Tofacitinib Following Adalimumab Improves Response in Patients with Rheumatoid Arthritis
SAN DIEGO, CA—Changing directly from adalimumab to tofacitinib sustained clinical response and improved ACR response rates in patients with rheumatoid arthritis, an open-label extension study presented at the 2013 ACR/ARHP Annual Meeting has found.
Mark C. Genovese, MD, of Stanford University, Palo Alto, CA, and colleagues conducted a Phase 3 randomized controlled trial—ORAL Standard—evaluating tofacitinib for the treatment of RA. Patients on background methotrexate received tofacitinib 5mg twice daily (BID), tofacitinib 10mg BID, adalimumab 40mg injected subcutaneously every other week, placebo advanced to tofacitinib 5mg BID, or placebo advanced to tofacitinib 10mg BID (4:4:4:1:1).
Eligible patients from the trial were permitted to enroll in the ongoing open-label extension study, ORAL Sequel. They received tofacitinib 10mg BID without washout (last adalimumab dose to first open-label extension tofacitinib dose ≤1 week). Researchers conducted a post-hoc analysis and described results for adalimumab patients 4.5 months before and at the end of the randomized controlled trial and 4.5 months after transition to tofacitinib in the open-label extension; data for tofacitinib 10mg BID were calculated at the same time points.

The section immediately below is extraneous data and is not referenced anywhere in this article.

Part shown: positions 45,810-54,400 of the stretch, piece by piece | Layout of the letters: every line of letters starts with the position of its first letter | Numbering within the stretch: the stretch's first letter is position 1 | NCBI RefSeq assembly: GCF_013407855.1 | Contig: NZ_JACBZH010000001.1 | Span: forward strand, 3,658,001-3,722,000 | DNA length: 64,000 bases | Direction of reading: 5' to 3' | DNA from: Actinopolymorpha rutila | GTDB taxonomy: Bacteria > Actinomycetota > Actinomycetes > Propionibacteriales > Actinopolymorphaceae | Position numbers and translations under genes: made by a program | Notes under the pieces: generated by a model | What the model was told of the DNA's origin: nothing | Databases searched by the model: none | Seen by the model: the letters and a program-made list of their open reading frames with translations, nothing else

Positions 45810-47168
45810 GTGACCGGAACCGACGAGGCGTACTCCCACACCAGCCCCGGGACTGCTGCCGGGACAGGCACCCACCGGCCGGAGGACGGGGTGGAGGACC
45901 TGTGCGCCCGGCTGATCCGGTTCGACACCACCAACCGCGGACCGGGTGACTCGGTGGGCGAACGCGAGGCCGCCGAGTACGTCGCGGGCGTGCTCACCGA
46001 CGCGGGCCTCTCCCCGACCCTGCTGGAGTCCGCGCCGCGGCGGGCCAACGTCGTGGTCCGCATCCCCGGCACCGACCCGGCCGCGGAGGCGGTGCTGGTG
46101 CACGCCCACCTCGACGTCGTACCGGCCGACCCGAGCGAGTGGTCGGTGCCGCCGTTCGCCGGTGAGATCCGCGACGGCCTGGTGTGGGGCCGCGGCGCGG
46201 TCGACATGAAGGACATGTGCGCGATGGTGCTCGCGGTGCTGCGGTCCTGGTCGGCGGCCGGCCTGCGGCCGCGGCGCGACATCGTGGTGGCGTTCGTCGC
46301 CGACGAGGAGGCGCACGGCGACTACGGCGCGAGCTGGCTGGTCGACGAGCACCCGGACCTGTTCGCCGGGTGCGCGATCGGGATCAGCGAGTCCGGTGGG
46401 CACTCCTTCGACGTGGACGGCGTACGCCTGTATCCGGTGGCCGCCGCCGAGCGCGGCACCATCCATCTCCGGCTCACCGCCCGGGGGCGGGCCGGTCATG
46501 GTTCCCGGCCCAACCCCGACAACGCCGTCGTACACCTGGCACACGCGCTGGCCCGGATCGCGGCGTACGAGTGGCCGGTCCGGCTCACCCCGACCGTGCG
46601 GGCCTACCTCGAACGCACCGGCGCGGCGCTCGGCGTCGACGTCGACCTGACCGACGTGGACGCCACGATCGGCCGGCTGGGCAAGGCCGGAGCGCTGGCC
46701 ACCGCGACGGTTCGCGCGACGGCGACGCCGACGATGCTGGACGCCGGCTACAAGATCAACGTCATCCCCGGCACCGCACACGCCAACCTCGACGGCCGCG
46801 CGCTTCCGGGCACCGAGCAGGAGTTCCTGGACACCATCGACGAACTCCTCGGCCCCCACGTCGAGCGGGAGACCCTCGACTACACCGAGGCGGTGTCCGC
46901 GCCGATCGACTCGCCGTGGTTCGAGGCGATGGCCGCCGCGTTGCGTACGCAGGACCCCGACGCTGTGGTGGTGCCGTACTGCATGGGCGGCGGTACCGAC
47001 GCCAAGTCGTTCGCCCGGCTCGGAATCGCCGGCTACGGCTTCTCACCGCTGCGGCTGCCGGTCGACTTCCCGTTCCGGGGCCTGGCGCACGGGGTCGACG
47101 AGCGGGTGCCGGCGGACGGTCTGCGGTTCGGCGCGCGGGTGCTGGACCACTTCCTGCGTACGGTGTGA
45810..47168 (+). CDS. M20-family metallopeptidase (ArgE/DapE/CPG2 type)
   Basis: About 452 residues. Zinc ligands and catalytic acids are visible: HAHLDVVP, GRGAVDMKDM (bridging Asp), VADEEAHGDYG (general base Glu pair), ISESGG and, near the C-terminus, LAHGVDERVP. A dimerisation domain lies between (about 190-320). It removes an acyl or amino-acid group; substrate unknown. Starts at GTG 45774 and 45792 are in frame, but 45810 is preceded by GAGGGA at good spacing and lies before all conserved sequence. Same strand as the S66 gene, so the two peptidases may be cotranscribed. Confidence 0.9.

A total of 145 of 204 patients randomized to adalimumab were enrolled in the open-label extension; of these, 125 started tofacitinib without washout. Eight patients (6.4%) discontinued treatment during the initial 4.5 months of open-label extension (3 drug-related adverse events [AE], 1 unrelated AE, 1 pregnancy, 1 death, 2 other reasons).
Among patients randomized to tofacitinib 10mg BID in the randomized controlled trial, 148 of 201 enrolled in open-label extension; of these, 124 received the first dose of tofacitinib in the open-label extension ≤1 week after their last dose of tofacitinib.
American College of Rheumatology (ACR)20 response rate in adalimumab to tofacitinib patients (n=124) was 74.2% at 4.5 months before end of randomized controlled trial, 76.6% at end of randomized controlled trial, and 90.5% at 4.5 months after transition to tofacitinib. ACR50 response rates (44.4%, 50.8%, 65.5%) and ACR70 response rates (16.1%, 21.0%, 36.2%) showed a similar pattern at the same time points.A health assessment questionnaire-disability index (HAQ-DI) showed mean change in baseline of -0.55, -0.60, and -0.70 at these time points. Tofacitinib results were also similar at the same time points and showed a similar pattern of increases from randomized controlled trial to open-label extension.